Born to breastfeed – but why is it still so painful?

Posted on January 23, 2014

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Fewer than three per cent of infants reach the optimal breastfeeding goal of two years

Fewer than three per cent of infants reach the optimal breastfeeding goal of two years.

There has been little progress for women initiating breast-feeding during the past six decades, a new study by La Trobe University has found.

Researchers Miranda Buck and Lisa Amir say their results reveal ‘a great need to help Australia’s breastfeeding women – and in doing so, invest in the health of the next generation’.

More research and policy implementation is needed to achieve that goal, they add.

Ms Buck is a doctoral researcher, registered neonatal nurse and lactation consultant and Dr Amir an Associate Professor in La Trobe’s Judith Lumley Centre for mothers and infants’ health.

They say studies of breastfeeding problems in new mothers in America in the 1950s found 80 per cent of women experienced sore nipples, ‘which doesn’t seem surprising when it was common practice to rub alcohol on nipples’.

Writing about their research on The Age Daily Life website  this year the researchers say:

‘Sixty years later we are less liberal with alcohol (but) in a brand new “Baby-friendly” public hospital and equally well-equipped private hospital in Melbourne, our study found’ … wait for it! … ‘almost 80 per cent of first time mothers experienced nipple pain and 58 per cent nipple damage.’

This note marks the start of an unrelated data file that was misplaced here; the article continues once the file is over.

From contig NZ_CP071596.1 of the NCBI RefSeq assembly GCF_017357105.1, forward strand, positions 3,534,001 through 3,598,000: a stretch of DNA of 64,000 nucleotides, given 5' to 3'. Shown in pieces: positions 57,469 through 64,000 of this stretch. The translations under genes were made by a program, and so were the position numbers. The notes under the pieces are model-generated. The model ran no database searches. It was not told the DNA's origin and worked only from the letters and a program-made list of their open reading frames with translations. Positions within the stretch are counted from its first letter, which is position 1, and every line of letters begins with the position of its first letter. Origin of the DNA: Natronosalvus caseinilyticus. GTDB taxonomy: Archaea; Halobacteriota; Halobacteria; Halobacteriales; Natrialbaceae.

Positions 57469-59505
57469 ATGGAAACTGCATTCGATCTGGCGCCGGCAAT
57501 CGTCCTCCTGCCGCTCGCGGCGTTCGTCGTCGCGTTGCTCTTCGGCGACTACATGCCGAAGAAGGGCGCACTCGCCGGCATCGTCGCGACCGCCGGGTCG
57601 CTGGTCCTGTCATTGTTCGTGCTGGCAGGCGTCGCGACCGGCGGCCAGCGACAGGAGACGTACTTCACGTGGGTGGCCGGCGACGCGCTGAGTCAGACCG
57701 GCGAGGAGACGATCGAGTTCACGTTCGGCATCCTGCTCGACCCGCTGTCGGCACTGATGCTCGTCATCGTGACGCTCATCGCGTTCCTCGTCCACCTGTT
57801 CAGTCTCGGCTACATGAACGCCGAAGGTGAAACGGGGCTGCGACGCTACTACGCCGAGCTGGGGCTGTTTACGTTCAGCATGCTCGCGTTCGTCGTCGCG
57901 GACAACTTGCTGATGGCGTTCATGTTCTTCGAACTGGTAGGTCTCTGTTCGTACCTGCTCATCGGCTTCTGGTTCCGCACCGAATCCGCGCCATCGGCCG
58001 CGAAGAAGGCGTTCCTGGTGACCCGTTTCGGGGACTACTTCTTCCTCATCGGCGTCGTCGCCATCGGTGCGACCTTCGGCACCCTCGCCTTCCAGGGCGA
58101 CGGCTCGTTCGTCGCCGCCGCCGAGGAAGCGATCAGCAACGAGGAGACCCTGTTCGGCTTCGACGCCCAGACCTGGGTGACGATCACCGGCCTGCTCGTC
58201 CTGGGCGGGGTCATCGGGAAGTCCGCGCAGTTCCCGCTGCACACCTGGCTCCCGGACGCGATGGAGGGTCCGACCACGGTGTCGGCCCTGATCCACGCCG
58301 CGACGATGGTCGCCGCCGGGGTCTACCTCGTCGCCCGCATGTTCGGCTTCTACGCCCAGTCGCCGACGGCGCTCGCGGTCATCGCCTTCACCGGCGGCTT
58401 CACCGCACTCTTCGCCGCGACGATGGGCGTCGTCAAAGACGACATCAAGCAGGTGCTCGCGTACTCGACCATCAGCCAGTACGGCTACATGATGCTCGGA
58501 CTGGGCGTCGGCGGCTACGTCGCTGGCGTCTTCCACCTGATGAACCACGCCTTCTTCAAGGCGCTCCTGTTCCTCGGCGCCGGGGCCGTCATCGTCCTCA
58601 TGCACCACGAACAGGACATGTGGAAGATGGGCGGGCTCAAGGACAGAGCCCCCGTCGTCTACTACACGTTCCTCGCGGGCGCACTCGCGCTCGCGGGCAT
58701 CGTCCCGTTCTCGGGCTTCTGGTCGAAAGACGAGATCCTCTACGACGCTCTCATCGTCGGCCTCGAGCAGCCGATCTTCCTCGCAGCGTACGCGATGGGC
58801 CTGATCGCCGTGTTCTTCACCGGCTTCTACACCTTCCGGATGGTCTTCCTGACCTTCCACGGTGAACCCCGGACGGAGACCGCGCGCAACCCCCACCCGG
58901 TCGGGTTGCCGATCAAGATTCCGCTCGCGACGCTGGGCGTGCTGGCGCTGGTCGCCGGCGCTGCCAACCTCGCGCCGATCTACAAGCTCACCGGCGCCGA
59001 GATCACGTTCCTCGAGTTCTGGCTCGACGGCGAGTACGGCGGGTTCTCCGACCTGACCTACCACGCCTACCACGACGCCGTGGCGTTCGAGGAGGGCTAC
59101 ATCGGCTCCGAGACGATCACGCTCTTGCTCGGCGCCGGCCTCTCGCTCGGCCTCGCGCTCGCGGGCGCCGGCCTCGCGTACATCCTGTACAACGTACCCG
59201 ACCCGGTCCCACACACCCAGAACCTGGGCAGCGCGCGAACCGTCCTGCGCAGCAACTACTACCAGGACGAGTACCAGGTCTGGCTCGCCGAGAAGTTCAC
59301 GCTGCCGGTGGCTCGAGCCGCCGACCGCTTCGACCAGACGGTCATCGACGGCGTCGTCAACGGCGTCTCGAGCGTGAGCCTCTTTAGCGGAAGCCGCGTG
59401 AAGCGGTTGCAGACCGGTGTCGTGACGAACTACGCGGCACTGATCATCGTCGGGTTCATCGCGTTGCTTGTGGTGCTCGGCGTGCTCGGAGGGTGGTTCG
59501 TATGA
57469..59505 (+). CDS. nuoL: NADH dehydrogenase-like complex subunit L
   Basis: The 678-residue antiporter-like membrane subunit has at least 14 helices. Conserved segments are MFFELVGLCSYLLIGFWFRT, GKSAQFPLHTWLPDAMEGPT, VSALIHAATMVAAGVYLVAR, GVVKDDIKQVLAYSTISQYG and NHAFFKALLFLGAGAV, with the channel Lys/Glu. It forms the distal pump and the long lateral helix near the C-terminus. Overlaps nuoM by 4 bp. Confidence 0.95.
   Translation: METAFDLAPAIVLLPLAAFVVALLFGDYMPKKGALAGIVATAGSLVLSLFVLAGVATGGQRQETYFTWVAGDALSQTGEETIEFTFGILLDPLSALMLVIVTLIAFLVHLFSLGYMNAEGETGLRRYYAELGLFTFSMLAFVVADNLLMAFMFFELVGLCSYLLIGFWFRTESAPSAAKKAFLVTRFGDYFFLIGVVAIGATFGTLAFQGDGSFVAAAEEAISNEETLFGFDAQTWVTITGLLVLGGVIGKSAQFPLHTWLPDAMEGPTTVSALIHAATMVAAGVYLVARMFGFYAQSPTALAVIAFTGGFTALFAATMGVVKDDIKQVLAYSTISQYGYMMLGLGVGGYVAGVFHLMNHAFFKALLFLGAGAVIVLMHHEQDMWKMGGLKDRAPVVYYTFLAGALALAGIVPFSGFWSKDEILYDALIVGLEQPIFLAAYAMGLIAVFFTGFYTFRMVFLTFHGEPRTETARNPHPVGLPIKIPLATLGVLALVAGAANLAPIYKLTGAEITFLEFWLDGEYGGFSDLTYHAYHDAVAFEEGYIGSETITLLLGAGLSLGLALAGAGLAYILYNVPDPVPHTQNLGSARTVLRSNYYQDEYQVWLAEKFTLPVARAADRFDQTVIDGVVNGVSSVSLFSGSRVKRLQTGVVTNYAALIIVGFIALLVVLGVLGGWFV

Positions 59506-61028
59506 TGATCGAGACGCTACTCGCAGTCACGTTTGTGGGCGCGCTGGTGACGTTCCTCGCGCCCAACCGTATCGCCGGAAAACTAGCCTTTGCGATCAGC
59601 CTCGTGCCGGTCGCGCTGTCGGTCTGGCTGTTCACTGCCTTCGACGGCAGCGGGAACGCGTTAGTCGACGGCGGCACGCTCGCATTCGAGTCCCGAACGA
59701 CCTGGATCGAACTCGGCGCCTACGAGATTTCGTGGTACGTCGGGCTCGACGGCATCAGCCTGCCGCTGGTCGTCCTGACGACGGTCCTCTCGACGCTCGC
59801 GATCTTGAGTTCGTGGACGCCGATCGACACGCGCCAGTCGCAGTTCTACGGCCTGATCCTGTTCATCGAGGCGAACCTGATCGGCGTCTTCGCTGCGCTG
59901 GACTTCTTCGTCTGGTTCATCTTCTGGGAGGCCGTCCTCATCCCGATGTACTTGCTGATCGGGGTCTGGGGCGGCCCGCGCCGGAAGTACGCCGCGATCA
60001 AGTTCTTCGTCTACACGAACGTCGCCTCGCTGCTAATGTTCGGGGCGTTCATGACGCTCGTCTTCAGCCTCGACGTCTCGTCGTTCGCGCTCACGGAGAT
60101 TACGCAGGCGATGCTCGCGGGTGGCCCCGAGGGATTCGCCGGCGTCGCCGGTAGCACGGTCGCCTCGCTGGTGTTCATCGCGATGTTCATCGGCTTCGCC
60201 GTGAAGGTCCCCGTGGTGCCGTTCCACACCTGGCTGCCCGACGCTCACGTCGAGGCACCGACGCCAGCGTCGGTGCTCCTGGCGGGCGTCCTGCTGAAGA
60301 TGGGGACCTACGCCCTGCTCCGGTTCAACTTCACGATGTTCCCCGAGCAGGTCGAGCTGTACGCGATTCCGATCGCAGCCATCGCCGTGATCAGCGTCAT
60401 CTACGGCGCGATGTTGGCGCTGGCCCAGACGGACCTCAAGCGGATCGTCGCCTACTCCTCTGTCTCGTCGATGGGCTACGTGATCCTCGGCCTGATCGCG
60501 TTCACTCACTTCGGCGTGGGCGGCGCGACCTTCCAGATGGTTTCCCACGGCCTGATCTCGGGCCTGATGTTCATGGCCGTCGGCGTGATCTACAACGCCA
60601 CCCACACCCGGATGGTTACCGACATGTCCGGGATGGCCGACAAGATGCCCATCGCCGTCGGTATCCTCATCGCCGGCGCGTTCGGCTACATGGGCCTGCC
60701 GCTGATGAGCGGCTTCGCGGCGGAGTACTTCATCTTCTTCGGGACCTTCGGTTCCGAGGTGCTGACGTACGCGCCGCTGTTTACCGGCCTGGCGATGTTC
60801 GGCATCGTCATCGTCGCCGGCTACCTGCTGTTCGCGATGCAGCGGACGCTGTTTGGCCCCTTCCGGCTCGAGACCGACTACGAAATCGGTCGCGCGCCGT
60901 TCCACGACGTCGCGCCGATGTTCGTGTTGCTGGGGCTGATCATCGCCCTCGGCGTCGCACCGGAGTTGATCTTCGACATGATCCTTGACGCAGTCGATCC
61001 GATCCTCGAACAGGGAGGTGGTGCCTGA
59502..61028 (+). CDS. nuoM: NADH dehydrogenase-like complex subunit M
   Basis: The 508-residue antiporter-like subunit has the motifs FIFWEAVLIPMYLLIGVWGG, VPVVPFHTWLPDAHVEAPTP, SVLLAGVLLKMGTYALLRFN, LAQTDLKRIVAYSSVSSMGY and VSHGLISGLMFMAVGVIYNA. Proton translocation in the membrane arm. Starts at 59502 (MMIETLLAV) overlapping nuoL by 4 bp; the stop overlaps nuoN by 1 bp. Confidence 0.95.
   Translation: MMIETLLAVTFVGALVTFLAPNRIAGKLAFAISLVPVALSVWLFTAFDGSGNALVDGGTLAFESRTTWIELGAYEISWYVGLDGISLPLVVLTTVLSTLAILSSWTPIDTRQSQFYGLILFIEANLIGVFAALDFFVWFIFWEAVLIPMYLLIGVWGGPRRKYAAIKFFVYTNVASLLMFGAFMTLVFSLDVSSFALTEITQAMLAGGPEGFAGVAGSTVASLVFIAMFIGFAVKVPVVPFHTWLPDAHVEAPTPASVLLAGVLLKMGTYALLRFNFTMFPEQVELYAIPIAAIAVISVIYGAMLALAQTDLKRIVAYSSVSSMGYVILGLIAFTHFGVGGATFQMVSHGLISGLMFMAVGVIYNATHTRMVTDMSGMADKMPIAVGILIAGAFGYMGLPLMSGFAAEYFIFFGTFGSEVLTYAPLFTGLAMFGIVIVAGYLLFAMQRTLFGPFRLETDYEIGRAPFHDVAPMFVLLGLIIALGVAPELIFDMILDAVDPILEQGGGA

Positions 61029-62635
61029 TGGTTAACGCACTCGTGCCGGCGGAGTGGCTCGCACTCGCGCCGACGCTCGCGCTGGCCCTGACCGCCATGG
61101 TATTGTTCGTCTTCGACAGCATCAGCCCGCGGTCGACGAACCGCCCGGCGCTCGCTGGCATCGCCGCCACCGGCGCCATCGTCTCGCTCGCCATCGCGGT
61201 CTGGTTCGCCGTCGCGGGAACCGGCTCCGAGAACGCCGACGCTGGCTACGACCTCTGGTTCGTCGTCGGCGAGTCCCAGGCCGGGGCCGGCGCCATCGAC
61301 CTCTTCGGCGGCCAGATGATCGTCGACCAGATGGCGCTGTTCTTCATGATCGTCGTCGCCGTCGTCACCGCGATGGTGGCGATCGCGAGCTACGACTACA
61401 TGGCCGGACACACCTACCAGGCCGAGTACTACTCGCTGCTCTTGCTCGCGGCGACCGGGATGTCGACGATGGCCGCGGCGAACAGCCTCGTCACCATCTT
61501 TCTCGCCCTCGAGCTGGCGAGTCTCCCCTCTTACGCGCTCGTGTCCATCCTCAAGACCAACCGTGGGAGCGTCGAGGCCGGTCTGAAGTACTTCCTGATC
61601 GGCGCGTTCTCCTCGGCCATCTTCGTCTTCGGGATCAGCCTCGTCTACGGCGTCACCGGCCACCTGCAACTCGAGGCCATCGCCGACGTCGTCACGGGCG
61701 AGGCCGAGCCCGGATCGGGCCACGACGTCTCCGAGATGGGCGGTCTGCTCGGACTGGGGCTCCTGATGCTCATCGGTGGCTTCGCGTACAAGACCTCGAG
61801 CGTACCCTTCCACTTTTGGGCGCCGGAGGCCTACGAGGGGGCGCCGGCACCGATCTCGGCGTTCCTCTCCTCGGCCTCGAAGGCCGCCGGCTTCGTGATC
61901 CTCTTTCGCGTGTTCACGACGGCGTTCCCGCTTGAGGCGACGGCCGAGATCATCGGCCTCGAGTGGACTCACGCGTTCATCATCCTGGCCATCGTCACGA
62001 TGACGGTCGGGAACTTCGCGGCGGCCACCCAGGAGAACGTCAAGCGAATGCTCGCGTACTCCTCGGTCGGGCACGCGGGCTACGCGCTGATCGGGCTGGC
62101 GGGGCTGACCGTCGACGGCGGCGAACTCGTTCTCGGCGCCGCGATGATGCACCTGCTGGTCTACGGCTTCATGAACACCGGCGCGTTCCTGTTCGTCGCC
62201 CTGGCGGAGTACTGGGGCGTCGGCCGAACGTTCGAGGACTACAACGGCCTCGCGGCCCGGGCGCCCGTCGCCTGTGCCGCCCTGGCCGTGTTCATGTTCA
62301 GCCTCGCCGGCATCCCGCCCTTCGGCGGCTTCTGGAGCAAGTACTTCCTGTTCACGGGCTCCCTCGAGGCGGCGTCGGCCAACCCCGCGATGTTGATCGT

Reduced milk production

Dr Amir, left, and Ms Buck with new parents Rosie and Ron and their son Otis Mullan at the Women's Hospital. Image: Courtesy The Women's

Dr Amir, left, and Ms Buck with new parents Rosie and Ron and their son Otis Mullan at the Women’s Hospital. Image: Courtesy The Women’s

‘Previous studies have found that although the most common reason given by women for stopping breastfeeding before they had planned was “not enough milk”, nipple pain was frequently a contributing factor.

‘It is also a leading cause of formula supplementation, which in turn can lead to reduced milk production.

‘Some women refuse to even begin to breastfeed because of the fear and expectation of pain.’

The researchers tracked 360 first-time mothers from the Royal Women’s Hospital and Frances Perry House for eight weeks after birth.

All were well-placed to achieve optimal breastfeeding – educated, motivated, and supported to breastfeed with many recruited from hospital breastfeeding classes. All intended to breastfeed for at least eight weeks; most for six months or a year.

Significant challenges

Yet the challenges faced by these women were significant.Of the nearly 80 per cent who experienced nipple pain in the first week after birth, 20 per cent still experienced significant pain after eight weeks – and 10 per cent still had damaged nipples.

The researchers say Australian women, generally, want to breastfeed their babies: 96 per cent of new mothers begin breastfeeding but only 30 per cent of infants are breastfed for a full year.

‘Fewer than three per cent of infants reach the optimal breastfeeding goal of two years, which would ensure the strongest start for babies and the least risk for mothers’ long-term health.’

‘What is clear from the results of our study,’ the researchers conclude, ‘is that even in a maternity system fully geared towards support breastfeeding, many women continue to have an extraordinarily difficult time – despite being highly motivated to do so.’

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